Green and clean For­mula E draws huge crowds for New York debut

China Daily (Hong Kong) - - SPORTS -

NEW YORK — The roar of the en­gine was re­placed by a fu­ri­ous whirring as the fu­ture of mo­tor­sports came to Brook­lyn on the week­end.

For­mula E took over part of the water­front neigh­bor­hood of Red Hook on Sun­day, draw­ing huge crowds on the sec­ond of two race days for the Qual­comm New York City ePrix.

The For­mula One-style, open-wheel cars reach speeds of 140 mph but only about 80 deci­bels, compared with 130 deci­bels for the cars with com­bus­tion engines.

In­stead of scream­ing down the straight like F1 cars, FE ve­hi­cles buzz like giant col­or­ful hum­ming­birds. And they run clean and green.

Sam Bird from the DS Vir­gin Rac­ing team won Sun­day’s 49-lap race over the nar­row 1.2-mile, 10-turn track from pole to sweep the week­end races for Bri­tish bil­lion­aire team owner Richard Bran­son.

The three-year-old FE se­ries is sanc­tioned by the In­ter­na­tional Fed­er­a­tion of Au­to­mo­biles, F1’s gov­ern­ing body, mak­ing the New York City ePrix the first race run by a ma­jor mo­tor­sports or­ga­ni­za­tion in the five bor­oughs.

The street course was squeezed into an in­dus­trial area that has be­come more res­i­den­tial in re­cent years. Red Hook is known for its mi­cro­brew­eries, food trucks and shops where New York­ers can buy cheap fur­ni­ture for their ex­pen­sive apart­ments.

The track was right next to the Brook­lyn Cruise Ter­mi­nal, so the Statute of Lib­erty formed part of a dra­matic back­drop to the race.

Twenty driv­ers were in the start­ing grid with enough bat­tery power to make it through about 25 laps. They switch cars dur­ing the race and the key is en­ergy con­ser­va­tion. Driv­ers are care­ful not to lean too hard on the ac­cel­er­a­tor and can recharge the bat­tery when brak­ing.

“With it be­ing elec­tric, there’s no de­lay from when you put the throt­tle down to when it gets to the wheels,” said Mitch Evans of New Zealand, who drives for Pana­sonic Jaguar Rac­ing, a new team to the cir­cuit this year. “The en­ergy man­age­ment in the race is quite unique.”

New York is the penul­ti­mate stop in the nine-race For­mula E se­ries, with pre­vi­ous sites in­clud­ing Ber­lin, Monaco, Paris and Mex­ico City.

In two weeks, the se­ries fin­ishes in Montreal. Thou­sands at­tended the races in Brook­lyn, pack­ing two metal grand­stands over­look­ing the track on Sun­day. Not bad con­sid­er­ing Red Hook is not the eas­i­est neigh­bor­hood to reach by mass tran­sit and it’s no place to try to park a car.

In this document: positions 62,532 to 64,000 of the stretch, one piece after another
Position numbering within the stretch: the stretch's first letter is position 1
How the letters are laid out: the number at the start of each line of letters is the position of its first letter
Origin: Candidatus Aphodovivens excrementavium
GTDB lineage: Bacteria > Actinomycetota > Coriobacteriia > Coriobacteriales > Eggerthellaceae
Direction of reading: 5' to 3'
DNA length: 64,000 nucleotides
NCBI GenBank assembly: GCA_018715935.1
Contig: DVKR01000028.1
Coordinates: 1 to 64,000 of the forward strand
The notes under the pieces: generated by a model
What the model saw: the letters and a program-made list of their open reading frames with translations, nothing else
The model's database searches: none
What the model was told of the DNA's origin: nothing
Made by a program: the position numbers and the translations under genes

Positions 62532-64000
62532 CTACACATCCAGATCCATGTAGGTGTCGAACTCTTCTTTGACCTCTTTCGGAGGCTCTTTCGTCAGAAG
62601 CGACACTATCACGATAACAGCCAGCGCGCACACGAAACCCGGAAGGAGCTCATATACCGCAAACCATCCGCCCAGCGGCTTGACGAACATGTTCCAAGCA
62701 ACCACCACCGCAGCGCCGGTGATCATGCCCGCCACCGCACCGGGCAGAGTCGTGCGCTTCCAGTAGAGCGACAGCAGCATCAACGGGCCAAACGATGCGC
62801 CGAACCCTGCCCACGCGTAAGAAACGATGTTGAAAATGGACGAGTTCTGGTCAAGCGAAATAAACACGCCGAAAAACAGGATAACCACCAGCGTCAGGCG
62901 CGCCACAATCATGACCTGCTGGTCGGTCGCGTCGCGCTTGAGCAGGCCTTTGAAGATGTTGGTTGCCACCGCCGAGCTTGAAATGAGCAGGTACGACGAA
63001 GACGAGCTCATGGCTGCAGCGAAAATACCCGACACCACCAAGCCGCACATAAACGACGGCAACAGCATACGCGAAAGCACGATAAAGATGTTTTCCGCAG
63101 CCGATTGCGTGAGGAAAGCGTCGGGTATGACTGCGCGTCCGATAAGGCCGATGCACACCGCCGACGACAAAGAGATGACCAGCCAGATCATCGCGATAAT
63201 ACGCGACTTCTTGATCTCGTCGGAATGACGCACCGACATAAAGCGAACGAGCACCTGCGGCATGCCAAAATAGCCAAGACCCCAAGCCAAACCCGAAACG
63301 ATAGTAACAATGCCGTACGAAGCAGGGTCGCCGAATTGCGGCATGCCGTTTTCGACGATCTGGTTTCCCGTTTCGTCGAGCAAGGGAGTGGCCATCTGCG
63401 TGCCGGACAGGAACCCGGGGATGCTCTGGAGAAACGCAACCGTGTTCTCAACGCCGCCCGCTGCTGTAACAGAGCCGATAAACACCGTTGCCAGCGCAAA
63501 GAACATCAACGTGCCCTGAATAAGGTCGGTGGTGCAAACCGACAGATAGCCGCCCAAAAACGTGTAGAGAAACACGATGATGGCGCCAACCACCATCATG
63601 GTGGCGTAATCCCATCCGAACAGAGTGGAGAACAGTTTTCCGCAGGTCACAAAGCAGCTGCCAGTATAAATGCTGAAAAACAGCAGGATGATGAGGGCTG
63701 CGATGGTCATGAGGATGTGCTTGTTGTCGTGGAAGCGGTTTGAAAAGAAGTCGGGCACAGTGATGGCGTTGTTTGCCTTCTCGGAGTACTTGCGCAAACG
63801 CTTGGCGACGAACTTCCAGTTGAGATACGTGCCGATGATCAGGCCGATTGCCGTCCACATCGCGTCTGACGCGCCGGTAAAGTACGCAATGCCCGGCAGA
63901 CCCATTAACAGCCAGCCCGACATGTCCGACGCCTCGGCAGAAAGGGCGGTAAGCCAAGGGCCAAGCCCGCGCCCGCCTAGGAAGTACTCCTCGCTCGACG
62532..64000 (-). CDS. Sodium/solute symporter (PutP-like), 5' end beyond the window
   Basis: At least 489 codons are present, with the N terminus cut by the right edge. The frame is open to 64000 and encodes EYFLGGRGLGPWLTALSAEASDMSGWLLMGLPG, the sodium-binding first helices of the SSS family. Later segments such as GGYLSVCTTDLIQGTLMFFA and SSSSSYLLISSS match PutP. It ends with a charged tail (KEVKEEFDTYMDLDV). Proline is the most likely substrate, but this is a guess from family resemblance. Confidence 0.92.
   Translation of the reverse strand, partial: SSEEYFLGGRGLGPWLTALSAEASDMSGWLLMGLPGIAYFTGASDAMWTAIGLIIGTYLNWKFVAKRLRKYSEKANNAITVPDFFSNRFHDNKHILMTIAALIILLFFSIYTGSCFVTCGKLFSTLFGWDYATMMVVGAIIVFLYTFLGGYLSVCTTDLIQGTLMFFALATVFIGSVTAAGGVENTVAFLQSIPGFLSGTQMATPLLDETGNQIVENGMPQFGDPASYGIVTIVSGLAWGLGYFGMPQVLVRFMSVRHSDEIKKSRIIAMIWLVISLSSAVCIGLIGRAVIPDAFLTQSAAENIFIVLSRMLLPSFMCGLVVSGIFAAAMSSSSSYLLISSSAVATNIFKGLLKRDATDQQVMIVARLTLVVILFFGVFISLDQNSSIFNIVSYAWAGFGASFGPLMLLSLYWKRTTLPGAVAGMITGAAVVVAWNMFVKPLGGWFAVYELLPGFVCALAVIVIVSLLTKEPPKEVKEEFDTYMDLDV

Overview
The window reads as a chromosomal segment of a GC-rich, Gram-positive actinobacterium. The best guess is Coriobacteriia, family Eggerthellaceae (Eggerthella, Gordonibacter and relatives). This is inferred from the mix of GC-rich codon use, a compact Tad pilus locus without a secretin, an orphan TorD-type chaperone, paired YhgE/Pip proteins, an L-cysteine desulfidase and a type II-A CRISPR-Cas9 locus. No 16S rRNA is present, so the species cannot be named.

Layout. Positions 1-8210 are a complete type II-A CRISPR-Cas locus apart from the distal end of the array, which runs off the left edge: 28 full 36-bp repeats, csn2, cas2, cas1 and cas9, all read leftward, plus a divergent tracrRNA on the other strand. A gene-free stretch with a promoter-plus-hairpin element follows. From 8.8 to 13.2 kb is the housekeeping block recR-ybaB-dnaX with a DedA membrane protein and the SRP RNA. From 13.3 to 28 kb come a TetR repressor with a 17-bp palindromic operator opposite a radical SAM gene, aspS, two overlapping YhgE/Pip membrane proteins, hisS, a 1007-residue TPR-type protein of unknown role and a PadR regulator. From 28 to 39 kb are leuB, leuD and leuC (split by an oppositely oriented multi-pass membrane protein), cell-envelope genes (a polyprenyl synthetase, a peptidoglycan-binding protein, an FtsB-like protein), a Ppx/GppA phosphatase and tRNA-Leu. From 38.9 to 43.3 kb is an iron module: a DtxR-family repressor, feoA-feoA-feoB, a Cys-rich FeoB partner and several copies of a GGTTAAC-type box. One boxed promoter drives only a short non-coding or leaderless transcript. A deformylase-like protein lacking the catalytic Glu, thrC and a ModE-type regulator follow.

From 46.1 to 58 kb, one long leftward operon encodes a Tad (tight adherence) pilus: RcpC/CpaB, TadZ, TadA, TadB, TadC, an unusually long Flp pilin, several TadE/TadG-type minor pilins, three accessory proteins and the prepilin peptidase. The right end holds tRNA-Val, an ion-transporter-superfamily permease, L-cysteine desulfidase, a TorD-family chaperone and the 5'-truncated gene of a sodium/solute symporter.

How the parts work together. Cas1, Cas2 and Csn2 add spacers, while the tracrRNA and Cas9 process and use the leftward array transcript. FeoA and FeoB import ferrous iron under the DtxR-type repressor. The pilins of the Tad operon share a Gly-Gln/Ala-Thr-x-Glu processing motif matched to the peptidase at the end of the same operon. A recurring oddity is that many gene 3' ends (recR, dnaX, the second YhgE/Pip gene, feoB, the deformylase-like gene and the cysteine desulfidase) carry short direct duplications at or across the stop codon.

Or­ga­niz­ers ran shut­tle buses from the Bar­clays Cen­ter, home of the Brook­lyn Nets and a ma­jor sub­way hub, to the race site about three miles away. There were also rideshare sta­tions, a bi­cy­cle valet and wa­ter taxis and fer­ries from Man­hat­tan.

Co­me­dian Trevor Noah of The Daily Show was among the VIPs who got to walk the track be­fore the race. The Hud­son Horns played Ste­vie Won­der’s Su­per­sti­tion as fans strolled across the black top as if it was a week­end street fair, mi­nus the food carts and fold­ing ta­bles full of home­made wares for sale.

At the Al­lianz Ex­plorer Zone, fans could check out BMW’s elec­tric au­to­mo­biles and Jaguars’ I-Pace Con­cept, an SUV that will be the com­pany’s first en­try into the elec­tric mar­ket.

While For­mula E as­pires to be a highly com­pet­i­tive cir­cuit, it is also a means by which au­tomak­ers can de­velop elec­tric tech­nol­ogy and show off what it can do.

“For us, what’s re­ally im­por­tant is this rep­re­sents the fu­ture,” said James Bar­clay, team di­rec­tor for Jaguar Pana­sonic.

“The car in­dus­try is mov­ing to­ward elec­tri­fi­ca­tion. We’re go­ing through a tran­si­tion pe­riod. It’s go­ing to take a num­ber of years, but what is quite clear is we do need to move away from com­bus­tion cars for the fu­ture.

“It’s about de­vel­op­ing and proving elec­tri­cal ve­hi­cle tech­nol­ogy on the race­track and ap­ply­ing that to make our road cars of the fu­ture.”

It is no co­in­ci­dence the se­ries has stopped in big cities, where ur­ban­ites see own­er­ship of tra­di­tional fos­sil fuel-pow­ered au­to­mo­biles that pol­lute the air as nonessen­tial.

“We go to places where cars are re­ally a prob­lem,” For­mula E CEO Ale­jan­dro Agag said ear­lier this week.

Jim Over­meyer, 62, made the trip from Is­lip on Long Is­land for the New York City ePrix. He said an elec­tric car wouldn’t work for him but maybe a hy­brid would.

He thought the tight course in Brook­lyn gave the ePrix a bit of a go-kart feel. And, of course, the sound takes some get­ting used to.

“It’s cer­tainly a lot qui­eter,” he said. “It’s bet­ter than what I thought. From what I’ve seen on TV, it sounds like a bunch of squir­rels be­ing tor­tured or some­thing like that.”

MICHAEL NOBLE JR. / AP

Bri­tain’s Sam Bird of SDD Vir­gin Rac­ing comes out of a turn dur­ing the For­mula E New York City ePrix on Sun­day. Bird won the race, con­tested over a Brook­lyn street cir­cuit, ahead of Mahin­dra Rac­ing duo Felix Rosen­qvist and Nick Hei­d­feld.

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